• Work the media. Eli Davidson, a business coach and author of Funky to Fabulous, says it is possible to leverage the media to promote yourself; to start, find a “diamond” niche. She recently coached a client who was a nutritionist and suggested he refocus to become an expert on nutrition for newly diagnosed diabetics.
Urgency is a big part of finding a good niche, she says. “He doubled his rate and filled his practice. People can die from diabetes. It’s urgent.” If you have a niche that’s solving a problem, it’s easier to get media attention, she says. For example, the nutritionist since has published articles in diabetic magazines and cooking publications. “When you’re in the media, it never goes away.”
• Start a blog. If you want your network to keep you top of mind, a blog can do that. If it has the right key words, it can send new customers your way when they search for topics.
A blog is a great “home base” and you can set one up in about 15 minutes, says Jay Berkowitz, author of The Ten Golden Rules of Online Marketing . “Blogs are the simplest websites that you can manage and update without a webmaster.” He suggests blogging to answer questions you get asked by customers, clients or co-workers.
Of course, blogging can be time consuming. However, there are people who will take on the task for you. Lisa Sparks, owner of Verity Content in Miami, launched a business that develops content for others. Sparks suggests quality over quantity and says blog posts can be leveraged further by getting them into article directories such as ezinearticles.com.
• Become searchable. Take the time to find out how people are searching for the products or services you offer, says Todd Paton of Paton Internet Marketing in Miami. He suggests using Google Keyword Tool to identify popular keywords, then using them on your website. Or you could buy the domain name where potential customers would most likely land.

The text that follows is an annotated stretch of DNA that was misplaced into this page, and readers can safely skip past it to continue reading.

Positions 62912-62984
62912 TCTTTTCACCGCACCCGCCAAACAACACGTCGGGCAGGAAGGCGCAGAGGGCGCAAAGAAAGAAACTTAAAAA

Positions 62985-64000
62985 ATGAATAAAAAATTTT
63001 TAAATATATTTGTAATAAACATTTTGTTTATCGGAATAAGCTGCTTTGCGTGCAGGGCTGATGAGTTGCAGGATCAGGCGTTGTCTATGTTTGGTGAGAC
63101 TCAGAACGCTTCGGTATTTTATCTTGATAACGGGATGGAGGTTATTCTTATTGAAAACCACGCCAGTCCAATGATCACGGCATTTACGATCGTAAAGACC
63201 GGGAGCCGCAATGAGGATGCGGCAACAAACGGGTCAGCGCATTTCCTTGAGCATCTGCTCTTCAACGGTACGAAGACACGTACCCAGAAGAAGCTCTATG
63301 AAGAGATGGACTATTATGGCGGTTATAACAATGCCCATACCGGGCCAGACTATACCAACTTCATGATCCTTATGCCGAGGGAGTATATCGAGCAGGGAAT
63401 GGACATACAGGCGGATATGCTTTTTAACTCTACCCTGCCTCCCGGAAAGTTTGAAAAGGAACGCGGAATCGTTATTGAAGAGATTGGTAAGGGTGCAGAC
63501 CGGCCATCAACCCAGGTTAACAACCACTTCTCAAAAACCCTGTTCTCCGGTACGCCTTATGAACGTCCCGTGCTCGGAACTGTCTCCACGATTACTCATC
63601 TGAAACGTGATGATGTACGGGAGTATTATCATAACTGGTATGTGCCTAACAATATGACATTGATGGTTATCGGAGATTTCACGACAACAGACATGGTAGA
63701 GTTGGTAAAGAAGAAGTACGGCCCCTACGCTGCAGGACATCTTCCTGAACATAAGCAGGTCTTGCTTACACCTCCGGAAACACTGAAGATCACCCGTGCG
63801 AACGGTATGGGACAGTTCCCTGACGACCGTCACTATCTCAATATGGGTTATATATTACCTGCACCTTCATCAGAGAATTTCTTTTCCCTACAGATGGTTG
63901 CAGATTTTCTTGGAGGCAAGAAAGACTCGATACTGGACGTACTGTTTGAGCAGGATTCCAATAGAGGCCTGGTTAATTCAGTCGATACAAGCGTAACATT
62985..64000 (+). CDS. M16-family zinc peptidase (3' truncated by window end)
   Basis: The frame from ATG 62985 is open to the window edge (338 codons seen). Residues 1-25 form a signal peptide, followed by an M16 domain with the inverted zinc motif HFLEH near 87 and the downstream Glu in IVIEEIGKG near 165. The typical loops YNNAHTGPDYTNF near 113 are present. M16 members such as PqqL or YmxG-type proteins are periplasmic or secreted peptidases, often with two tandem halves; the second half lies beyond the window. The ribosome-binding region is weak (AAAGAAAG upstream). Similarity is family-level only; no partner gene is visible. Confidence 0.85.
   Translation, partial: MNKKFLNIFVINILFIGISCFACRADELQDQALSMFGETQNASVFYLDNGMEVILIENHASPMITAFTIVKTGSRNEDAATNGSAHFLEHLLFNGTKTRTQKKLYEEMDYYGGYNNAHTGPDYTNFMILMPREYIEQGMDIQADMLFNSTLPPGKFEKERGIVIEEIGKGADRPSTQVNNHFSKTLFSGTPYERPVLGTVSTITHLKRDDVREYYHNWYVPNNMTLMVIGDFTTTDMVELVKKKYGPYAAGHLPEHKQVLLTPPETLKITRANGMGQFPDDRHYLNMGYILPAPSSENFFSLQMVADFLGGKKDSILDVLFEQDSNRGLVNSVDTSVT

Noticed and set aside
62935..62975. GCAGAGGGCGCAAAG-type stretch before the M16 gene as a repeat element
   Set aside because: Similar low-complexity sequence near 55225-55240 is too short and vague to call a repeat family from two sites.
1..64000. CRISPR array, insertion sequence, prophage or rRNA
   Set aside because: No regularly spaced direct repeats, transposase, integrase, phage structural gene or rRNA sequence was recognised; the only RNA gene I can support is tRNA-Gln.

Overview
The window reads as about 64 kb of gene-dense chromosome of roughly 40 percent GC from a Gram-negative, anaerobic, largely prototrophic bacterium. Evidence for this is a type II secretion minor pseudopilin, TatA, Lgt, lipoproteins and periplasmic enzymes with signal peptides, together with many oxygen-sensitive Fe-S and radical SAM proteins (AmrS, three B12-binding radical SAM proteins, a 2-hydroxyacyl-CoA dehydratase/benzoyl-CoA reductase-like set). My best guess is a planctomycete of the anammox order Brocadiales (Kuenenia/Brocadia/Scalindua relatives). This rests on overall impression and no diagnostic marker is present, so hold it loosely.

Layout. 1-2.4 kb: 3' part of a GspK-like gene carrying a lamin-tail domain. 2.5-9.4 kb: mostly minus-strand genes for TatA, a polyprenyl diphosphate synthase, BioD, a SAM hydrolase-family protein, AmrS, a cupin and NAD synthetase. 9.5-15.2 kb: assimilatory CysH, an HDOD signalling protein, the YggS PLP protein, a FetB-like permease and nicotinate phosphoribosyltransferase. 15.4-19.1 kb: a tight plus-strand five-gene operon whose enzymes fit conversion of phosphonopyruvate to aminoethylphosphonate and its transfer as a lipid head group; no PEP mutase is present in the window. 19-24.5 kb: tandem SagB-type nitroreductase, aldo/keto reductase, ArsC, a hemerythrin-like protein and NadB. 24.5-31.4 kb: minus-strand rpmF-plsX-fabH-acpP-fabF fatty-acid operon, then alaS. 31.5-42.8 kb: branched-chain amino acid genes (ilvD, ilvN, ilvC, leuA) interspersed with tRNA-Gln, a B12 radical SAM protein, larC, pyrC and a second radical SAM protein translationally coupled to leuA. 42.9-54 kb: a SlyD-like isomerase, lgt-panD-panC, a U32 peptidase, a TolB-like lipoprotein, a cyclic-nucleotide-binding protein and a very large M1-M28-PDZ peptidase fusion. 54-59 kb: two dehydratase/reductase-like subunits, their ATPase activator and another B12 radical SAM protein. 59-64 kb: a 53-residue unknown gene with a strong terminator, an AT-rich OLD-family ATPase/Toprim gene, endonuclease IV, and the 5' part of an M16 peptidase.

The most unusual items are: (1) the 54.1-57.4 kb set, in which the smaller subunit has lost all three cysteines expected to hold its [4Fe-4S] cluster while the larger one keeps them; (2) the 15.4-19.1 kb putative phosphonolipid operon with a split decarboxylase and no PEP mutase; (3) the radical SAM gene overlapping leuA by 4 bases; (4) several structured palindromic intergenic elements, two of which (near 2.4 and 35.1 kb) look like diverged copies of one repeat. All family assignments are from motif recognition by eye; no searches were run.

Villalobos says to become Googlicious, the most important key word you need to own is your own name. And make sure everything associated with your name tells the right story about your professional accomplishments.
This doesn’t have to be time consuming. “The fastest way is to claim your name on all the social media profiles you can and fill it in with good information,” she says. “Start with Linked In.”
• Use email marketing. Pamela Starr, Southeastern area director for Constant Contact, believes shameless self-promotion starts with leveraging your existing network. Starr recommends sending up an email marketing newsletter and letting your network know what you are doing to improve their lives — saving them money, helping them eat healthier, offering them unique legal expertise.
To widen your network most efficiently, embed a sign-up for your email marketing pieces right into your email signature. Also, ask recipients to share with their friends. “What’s the best source for new business? Existing customers,” Starr says. “Promote to them and have them promote you to others.”
When shamelessly self- promoting, Villalobos says don’t be intimidated to plug your brand with the people who know you. “They are the low-hanging fruit.” But don’t stop there, she says. “Once you have a strong brand, it will speak for you.”
Women's Success Summit founder Michelle Villalobos on stage at last week's high-energy summit themed "Shameless Self-Promotion" and held at The Light Box in Wynwood. All photos by Magdalena Photography.
Workplace columnist Cindy Krischer Goodman is CEO of BalanceGal, a provider of news and advice on how to balance work and life. Connect with her at firstname.lastname@example.org or visit worklifebalancingact.com.